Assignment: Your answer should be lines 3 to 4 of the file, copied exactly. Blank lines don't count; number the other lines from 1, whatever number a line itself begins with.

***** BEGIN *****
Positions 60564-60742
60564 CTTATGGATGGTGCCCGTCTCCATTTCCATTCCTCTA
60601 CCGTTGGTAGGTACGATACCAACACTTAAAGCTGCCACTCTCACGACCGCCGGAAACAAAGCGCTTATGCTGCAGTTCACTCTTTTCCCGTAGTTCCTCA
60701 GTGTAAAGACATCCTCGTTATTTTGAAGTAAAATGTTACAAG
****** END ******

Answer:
60601 CCGTTGGTAGGTACGATACCAACACTTAAAGCTGCCACTCTCACGACCGCCGGAAACAAAGCGCTTATGCTGCAGTTCACTCTTTTCCCGTAGTTCCTCA
60701 GTGTAAAGACATCCTCGTTATTTTGAAGTAAAATGTTACAAG